The approach you have given is normally used for demonstrating a language is undecidable (by using the language to decided an known undecidable language).

What you need to do is (implicitly or explicitly) construct an algorithm that decides the problem.

As I mentioned in a comment, your notation is unclear, but both possible interpretations are decidable anyway.

1. If you actually mean the property to be decided is that the language of $M$ contains one string (which is what $|L(M)|=1$ would normally mean), then you need to give an algorithm that decides whether there is exactly one, loopless path from the start state to a final state or not.
2. If the property is that $M$ has only one state (normally written something like $|Q| = 1$ where $Q$ is the set of states of $M$), then you need to give an algorithm that decides whether the DFA has one state or not.

Given that (2) is essentially trivial, I assume that (1) is the actual question you've been asked, so you need to think of how, given, for example, a state diagram sitting in front of you, you would work out that there's exactly one path from the start state to exactly one of the final states, that's essentially all an algorithm really is.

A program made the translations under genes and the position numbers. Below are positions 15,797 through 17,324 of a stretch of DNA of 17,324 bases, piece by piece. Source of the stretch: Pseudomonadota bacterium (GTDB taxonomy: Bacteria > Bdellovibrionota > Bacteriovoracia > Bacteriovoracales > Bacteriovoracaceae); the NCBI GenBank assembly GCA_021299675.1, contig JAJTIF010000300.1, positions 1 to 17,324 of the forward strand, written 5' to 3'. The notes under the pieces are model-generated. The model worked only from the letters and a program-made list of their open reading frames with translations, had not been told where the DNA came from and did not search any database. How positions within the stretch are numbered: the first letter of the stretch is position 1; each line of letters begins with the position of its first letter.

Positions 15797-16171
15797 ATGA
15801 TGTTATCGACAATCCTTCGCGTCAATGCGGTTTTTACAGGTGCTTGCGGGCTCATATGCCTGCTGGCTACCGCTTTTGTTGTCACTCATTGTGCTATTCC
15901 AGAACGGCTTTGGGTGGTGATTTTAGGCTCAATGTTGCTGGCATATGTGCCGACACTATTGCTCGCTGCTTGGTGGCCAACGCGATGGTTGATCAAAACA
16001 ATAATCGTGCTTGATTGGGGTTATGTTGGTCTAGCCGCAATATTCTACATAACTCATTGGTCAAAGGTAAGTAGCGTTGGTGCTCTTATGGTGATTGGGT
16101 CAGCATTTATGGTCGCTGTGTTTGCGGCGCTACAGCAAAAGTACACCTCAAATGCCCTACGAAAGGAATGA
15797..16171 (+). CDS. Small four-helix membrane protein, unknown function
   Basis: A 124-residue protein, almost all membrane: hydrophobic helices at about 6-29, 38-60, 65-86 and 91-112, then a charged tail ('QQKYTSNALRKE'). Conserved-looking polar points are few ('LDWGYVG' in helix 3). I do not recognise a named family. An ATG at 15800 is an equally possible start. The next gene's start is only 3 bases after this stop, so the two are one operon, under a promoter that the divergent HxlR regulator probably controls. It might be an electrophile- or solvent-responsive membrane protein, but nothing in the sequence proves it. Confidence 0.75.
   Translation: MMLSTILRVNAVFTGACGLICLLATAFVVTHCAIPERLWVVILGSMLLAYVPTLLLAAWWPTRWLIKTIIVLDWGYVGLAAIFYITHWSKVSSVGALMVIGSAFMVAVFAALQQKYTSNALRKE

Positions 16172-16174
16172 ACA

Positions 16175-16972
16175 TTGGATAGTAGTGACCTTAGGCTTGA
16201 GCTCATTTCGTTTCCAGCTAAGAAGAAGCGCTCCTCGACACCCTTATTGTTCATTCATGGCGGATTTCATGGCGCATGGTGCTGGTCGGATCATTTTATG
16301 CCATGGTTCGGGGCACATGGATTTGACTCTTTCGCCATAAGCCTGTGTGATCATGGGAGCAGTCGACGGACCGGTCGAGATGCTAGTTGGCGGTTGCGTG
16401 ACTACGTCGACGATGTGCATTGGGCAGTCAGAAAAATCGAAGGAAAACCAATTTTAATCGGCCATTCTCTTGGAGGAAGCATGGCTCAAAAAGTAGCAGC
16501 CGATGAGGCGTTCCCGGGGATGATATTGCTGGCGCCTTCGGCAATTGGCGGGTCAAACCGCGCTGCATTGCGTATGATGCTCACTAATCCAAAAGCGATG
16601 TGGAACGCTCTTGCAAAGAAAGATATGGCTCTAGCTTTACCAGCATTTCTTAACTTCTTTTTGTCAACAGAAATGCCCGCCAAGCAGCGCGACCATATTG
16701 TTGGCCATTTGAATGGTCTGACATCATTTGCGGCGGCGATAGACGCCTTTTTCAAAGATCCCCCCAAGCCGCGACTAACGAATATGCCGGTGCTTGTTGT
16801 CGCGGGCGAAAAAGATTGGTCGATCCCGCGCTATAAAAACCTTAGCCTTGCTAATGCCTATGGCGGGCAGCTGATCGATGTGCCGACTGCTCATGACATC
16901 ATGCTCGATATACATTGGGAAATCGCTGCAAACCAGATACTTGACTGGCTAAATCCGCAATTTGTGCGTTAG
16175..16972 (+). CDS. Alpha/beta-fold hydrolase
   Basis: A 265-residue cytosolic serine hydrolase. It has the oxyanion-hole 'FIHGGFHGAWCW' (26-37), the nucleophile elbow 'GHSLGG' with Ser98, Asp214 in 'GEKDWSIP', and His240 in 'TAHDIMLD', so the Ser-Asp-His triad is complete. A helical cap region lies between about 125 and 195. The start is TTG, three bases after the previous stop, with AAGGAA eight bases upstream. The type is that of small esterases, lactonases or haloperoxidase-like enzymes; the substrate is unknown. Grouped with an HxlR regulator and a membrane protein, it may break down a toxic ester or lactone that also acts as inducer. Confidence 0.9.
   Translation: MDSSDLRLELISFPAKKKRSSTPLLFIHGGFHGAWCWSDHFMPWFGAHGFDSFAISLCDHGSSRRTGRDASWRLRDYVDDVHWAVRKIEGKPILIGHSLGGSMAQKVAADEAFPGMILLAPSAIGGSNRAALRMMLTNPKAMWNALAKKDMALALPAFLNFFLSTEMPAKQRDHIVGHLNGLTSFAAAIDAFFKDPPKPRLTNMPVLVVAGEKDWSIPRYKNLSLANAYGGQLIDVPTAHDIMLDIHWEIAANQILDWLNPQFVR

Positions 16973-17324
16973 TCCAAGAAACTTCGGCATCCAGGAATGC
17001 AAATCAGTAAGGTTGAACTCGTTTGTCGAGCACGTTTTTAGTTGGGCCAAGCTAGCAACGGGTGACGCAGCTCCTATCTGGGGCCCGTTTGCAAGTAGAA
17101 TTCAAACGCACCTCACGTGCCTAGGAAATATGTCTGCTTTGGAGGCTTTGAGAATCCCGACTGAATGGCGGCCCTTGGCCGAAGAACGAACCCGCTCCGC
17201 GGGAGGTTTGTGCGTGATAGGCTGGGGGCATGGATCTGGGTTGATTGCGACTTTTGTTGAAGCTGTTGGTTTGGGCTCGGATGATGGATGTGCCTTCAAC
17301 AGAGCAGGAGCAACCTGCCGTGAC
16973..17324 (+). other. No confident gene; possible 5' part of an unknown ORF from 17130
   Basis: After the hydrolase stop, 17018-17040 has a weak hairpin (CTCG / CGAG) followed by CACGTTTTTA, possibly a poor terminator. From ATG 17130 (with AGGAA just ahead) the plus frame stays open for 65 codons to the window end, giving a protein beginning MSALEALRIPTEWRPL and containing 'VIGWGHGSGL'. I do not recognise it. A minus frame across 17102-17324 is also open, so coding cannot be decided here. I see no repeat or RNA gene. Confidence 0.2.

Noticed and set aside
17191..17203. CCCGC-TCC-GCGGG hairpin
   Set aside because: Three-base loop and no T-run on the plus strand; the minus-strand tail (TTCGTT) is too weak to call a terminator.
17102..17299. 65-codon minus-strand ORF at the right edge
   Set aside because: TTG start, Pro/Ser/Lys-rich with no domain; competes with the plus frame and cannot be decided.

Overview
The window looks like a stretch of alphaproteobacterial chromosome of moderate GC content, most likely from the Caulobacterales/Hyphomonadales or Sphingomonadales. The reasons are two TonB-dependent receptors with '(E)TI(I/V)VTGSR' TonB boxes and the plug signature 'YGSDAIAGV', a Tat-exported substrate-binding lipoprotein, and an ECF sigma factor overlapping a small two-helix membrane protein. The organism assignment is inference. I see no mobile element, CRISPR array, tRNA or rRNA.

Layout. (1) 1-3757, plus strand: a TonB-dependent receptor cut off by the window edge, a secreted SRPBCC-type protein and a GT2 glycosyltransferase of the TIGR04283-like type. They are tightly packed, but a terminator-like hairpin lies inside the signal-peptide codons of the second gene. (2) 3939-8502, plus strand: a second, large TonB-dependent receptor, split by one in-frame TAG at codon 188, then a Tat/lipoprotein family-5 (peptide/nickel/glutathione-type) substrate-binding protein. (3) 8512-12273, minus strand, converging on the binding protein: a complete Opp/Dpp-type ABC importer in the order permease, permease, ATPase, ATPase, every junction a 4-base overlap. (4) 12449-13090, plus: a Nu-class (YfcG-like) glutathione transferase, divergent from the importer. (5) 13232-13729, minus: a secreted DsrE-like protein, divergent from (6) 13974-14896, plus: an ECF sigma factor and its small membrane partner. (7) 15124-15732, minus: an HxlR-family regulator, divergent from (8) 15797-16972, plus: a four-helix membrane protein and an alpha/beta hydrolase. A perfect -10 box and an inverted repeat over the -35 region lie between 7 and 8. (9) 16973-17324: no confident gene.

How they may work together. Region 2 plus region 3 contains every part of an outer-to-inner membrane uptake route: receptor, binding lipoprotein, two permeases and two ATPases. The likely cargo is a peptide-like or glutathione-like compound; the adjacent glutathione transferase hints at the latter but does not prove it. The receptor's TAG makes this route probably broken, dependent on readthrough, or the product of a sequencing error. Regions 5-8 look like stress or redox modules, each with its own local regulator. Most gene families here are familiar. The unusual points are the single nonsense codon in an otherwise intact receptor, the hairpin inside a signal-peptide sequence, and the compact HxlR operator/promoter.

This is the lazy-person approach:

• Minimize the DFA
• The Automaton describes a 1-word language if and only if
1. it has exactly 1 final state, and
2. every non-final state has one outgoing transition.

Note: This is far from being the most efficient solution - its just a short one.

• 2. depends on the definition of DFA; some require the automaton to be total, in which case you'd have to check for the sink state.
– Raphael
Feb 28 '15 at 11:24

## The case of 1-state DFA

Accepting one word is unrelated to having one state.